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Kevin Plank Believes ‘Local-for-Local’ Will Help Under Armour and Baltimore

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398px-Kevin_Plank_-_UA_photo

Plans for Port Covington winding through the official city channels, but Kevin Plank’s vision for the South Baltimore neighborhood isn’t limited to development.

Scholarly Journal Analyzes Stalled Progress in Baltimore City Schools

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Photo via Wikimedia Commons.
Baltimore City Public Schools System Headquarters. Photo via Wikimedia Commons.

A recent article in ‘Education Next,’ a journal on school reform published by the Hoover Institution at Stanford University and the Harvard Program on Education Policy and Governance at the Harvard Kennedy School, reports that progress in the Baltimore City Schools has stalled. The root of the problem? The authors point to a central office that failed to support school leaders’ new autonomy. See the article, below, “Incomplete Reform in Baltimore: A shift in authority to school leaders falls short, to get the full picture. – The Eds.

By Betheny Gross and Ashley Jochim

Five years ago, Baltimore City Public Schools seemed on the brink of a breakthrough. The district had been freed from mayoral control after more than a century, and a high-energy superintendent was leading bold moves to de-emphasize central administration, give schools greater autonomy, and engage families in a revitalized portfolio of educational choice.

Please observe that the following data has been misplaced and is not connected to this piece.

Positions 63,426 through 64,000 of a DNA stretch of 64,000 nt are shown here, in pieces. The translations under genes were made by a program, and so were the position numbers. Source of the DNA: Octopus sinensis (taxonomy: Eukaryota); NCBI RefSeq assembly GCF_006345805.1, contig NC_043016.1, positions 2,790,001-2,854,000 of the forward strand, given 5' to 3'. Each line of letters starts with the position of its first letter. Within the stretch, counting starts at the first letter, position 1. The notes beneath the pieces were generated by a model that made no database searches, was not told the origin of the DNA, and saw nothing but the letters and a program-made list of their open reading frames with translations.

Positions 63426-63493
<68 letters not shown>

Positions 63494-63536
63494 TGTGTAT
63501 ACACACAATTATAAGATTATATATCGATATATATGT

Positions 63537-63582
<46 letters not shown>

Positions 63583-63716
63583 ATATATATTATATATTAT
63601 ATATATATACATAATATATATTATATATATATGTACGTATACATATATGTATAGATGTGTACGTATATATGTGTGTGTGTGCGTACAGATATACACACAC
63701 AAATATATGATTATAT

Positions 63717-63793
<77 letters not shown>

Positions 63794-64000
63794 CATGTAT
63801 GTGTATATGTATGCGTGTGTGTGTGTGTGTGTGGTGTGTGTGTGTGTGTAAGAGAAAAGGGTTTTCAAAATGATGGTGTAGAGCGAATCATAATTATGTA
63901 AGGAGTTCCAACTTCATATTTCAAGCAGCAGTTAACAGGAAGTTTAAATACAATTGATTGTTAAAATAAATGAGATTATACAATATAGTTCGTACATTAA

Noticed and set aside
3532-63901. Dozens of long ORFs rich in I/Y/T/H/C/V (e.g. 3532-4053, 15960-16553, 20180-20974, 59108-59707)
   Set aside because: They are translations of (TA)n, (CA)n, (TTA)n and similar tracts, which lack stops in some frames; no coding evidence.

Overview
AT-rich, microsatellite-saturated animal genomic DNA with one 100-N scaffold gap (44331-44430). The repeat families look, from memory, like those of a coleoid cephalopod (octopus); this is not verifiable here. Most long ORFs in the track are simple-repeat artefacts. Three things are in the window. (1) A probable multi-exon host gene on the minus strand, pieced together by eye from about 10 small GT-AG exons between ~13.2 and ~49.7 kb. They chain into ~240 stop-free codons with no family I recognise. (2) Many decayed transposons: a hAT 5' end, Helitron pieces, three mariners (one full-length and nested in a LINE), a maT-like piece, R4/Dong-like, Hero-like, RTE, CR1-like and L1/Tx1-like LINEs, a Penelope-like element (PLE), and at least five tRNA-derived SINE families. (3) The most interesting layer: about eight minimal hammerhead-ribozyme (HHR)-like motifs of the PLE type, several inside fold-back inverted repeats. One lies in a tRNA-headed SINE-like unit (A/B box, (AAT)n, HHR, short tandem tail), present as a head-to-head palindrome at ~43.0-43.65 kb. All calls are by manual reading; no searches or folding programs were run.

A new school funding formula matched resources to student needs, and chronically low-performing, under-enrolled schools were closed. Citywide, enrollment had begun to stabilize after four decades of steep decline, as more families opted to enroll their children in district schools, including newly expanding charters. Suspensions were down, the graduation rate was up, and more students were proficient at grade-level work in math and reading. A new teacher evaluation system set common standards for excellence across the city.

10 Things to Remember About Memorial Day

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Photo via mentalfloss.com
Photo via mentalfloss.com

Happy Memorial Day from the Baltimore Fishbowl! We are taking the day off to celebrate with family and friends.  We’ll be back tomorrow. 

From mentalfloss.com – Memorial Day is much more than just a three-day weekend and a chance to get the year’s first sunburn. Here’s a handy 10-pack of facts to give the holiday some perspective.

1. IT STARTED WITH THE CIVIL WAR

Memorial Day was a response to the unprecedented carnage of the Civil War, in which some 620,000 soldiers on both sides died. The loss of life and its effect on communities throughout the country led to spontaneous commemorations of the dead:

• In 1864, women from Boalsburg, Pa., put flowers on the graves of their dead from the just-fought Battle of Gettysburg. The next year, a group of women decorated the graves of soldiers buried in a Vicksburg, Miss., cemetery.